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Mark Kelly was a draper’s porter in 1911, single and living at home, by 1918 he was a married man with two daughters, but he died that October, just weeks before the end of the War.
Joseph Loftus was an agricultural labourer in 1911, the middle child of a family of 7, by 1915, within a month of landing in Gallipoli, he was dead, and now lies in an unmarked grave, his only memorial a line on the Hellispoint Memorial,
William Ennis was a butcher’s messenger boy in 1911, living in Prussia Street, by 1915, he was dead, his name recorded on the PLOEGSTEERT MEMORIAL, panel 9. Three of the 30, directly, or through a relative, connected with Phibsborough and a fraction of approximately 30,000 Irishmen (estimates vary) who died in the Great War.
Alongside them are those who died were those who returned, maimed in body or in spirit, to rebuild their lives in the new and desperately poor Ireland. Many never succeeded and carried the horror of the trenches to their deaths. These pains of war continued to effect more than those who fought and survived, woman and orphans made vulnerable in a patriarchal society by the loss of a breadwinner, and the families of returned, damaged survivors also suffered. Gay Byrne says his abiding memory of growing up on Rialto Street was his father, a surviver of Ypres, waking, screaming, in the middle of the night – terror that his son believes was caused by the trauma of the war. Irish Families continued to live the Great War long after the guns became silent on Armistice Day 1918.
In my own family there are gaps, poignant rather than traumatic. Joseph Loftus, my namesake, was my grandfather’s first cousin. Yet never in my childhood, did anyone ever observe that I shared a name with a relative who died in Gallipoli. His name returned to conversation in a family tree project and it seemed so sad, that this farm boy, who probably joined up for “a bit of adventure” could end up a forgotten statistic in Churchill’s failed “push” to Istanbul. In 2015, around the anniversary of his death, I went on pilgrimage to where he is name is carved, and found the ridge where he probably died, and where his unmarked remains have long since returned to the dust from whence they came. Moved that one so young could be completely lost from the family story, on returning home, I gave each of the “grandchildren” a memento to ensure that the next generation at least would know they had someone to be remembered from the War to end Wars. Hardly in the same league as a father’s night terrors, of course, but the legacy of the 1914-18 conflict has impacted choices of mine a full century later.
These stories of those effected by the War, casualties, survivors and their families were lost from our collective memory, because in the decades after 1918, recalling them didn’t fit; public mourning for those who fought in the oppressor’s army was an embarrassment, and even, to some, an insult. But these men left behind wives, children, sweethearts and parents who, even in the newly created Free State still needed to grieve. Remembrance Day was a hugely important event in Dublin, attended by large crowds. Over time, vociferous objections and public order issues resulted in the disappearance of Remembrance Sunday from the public rituals of the republic. But the grief of so many mourners could not be buried so easily and mourners continued to carry their sadness in private, without the crumb of comfort that those across the Irish Sea could derive from the collective, poignant, remembering of the annual November ceremonies.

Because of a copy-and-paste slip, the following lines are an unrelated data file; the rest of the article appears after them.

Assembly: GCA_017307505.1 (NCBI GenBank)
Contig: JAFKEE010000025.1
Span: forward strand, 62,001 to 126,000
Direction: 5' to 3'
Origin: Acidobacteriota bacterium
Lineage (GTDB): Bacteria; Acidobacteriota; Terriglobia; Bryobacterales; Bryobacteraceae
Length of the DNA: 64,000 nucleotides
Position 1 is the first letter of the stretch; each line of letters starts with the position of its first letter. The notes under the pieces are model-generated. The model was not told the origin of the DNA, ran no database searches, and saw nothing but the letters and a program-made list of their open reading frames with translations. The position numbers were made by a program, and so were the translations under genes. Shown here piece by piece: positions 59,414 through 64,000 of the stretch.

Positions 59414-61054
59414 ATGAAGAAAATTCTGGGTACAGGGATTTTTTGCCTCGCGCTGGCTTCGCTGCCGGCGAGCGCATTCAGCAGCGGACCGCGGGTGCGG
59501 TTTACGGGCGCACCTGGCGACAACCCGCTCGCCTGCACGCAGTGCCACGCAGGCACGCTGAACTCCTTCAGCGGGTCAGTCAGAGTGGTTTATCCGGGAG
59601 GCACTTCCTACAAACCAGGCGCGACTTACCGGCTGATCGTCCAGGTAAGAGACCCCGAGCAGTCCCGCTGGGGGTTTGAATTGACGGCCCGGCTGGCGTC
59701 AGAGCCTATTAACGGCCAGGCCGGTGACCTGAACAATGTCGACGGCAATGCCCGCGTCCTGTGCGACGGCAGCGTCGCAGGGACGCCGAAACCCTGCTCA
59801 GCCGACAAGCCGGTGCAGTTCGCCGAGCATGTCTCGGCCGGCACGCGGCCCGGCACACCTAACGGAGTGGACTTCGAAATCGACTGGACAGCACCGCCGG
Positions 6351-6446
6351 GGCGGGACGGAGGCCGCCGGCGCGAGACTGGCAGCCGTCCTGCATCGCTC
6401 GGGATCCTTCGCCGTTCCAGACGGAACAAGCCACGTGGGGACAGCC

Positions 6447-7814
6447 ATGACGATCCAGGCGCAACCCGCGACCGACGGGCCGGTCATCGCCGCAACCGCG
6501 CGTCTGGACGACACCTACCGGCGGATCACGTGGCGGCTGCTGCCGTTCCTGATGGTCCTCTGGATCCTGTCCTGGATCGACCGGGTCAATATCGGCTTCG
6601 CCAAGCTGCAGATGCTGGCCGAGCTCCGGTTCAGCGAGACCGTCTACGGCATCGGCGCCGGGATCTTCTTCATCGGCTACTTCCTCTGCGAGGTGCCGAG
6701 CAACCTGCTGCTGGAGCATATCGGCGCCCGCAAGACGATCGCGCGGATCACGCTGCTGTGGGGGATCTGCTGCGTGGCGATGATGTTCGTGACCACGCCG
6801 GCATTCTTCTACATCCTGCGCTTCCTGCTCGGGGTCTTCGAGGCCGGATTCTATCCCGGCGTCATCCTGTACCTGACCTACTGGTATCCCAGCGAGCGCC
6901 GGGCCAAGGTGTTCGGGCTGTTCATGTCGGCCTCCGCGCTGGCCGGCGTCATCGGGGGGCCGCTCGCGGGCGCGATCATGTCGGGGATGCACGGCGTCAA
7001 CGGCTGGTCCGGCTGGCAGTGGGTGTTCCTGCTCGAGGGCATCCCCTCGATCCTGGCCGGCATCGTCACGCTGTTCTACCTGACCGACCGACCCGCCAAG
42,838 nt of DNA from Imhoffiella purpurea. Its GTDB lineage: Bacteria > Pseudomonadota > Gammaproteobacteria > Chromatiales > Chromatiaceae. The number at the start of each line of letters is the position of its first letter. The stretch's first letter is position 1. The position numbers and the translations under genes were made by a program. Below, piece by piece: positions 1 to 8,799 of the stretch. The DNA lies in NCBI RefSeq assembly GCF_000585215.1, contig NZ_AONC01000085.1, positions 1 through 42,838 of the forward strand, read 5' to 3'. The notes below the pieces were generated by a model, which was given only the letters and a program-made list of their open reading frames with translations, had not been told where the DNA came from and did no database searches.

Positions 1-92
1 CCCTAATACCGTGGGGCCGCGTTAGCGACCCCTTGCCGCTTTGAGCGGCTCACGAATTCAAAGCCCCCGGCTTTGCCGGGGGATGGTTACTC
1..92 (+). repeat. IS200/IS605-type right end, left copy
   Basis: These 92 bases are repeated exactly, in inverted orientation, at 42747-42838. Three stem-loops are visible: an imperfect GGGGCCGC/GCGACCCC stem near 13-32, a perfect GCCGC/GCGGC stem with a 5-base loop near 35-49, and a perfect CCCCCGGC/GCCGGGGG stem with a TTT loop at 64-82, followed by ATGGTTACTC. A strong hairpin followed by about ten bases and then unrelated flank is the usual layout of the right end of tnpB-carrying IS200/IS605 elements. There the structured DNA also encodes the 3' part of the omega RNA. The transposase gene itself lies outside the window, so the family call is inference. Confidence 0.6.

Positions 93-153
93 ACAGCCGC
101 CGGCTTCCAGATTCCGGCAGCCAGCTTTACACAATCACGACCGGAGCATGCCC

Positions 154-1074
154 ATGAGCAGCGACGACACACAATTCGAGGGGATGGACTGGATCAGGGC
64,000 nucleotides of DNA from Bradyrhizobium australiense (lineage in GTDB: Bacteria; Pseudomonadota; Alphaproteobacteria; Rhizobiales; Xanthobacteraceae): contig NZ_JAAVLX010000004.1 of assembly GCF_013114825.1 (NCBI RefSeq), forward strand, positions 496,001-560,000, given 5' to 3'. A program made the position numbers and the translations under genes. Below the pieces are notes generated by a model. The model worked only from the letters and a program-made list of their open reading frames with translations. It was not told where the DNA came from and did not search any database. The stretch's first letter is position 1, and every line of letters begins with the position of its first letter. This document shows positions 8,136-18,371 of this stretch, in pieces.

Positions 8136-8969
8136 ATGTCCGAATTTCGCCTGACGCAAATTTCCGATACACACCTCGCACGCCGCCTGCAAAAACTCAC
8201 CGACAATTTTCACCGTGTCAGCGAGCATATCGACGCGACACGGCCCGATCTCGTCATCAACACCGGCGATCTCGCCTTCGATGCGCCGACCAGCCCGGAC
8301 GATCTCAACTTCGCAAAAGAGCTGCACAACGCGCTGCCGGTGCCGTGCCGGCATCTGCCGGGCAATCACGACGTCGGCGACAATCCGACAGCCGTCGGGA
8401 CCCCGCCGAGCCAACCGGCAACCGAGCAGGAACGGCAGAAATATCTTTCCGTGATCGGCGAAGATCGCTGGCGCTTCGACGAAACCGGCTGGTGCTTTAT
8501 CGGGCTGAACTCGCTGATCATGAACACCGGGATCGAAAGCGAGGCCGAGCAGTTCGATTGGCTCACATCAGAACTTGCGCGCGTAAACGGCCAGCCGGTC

100 years later, on this anniversary at least, it is right to restore these men and their families to our public consciousness thankful that to do so is no longer to express an inconvenient grief. The world order has totally been remade, Ireland is no longer defined by liberation from an Empire that no longer exists, and remembering those slaughtered in a dreadful war cannot detract from our identity as a proud and independent nation or the honour we give to those who died creating it. In the public recalling of relatives who died, we are not at any level, nostalgically pinning for the political order that facilitated their deaths, but simply remembering the individuals themselves, praying for their souls and asking God to spare us for ever a repeat of the dreadful carnage that took their lives. We are remembering those left widowed or orphaned or those who relived the trenches in a husband’s or father’s trauma. At this remove, they too -most now themselves dead, deserve to be remembered as part of our commemoration of the terrible tragedy of the War to end Wars.
May their Souls, and the Souls of all the Faithful departed dead in War
through the mercy of God, rest in peace Amen
The names of many of those who died in the Great War from the Phibsborough area,
(or are relatives of current residents ) is available here .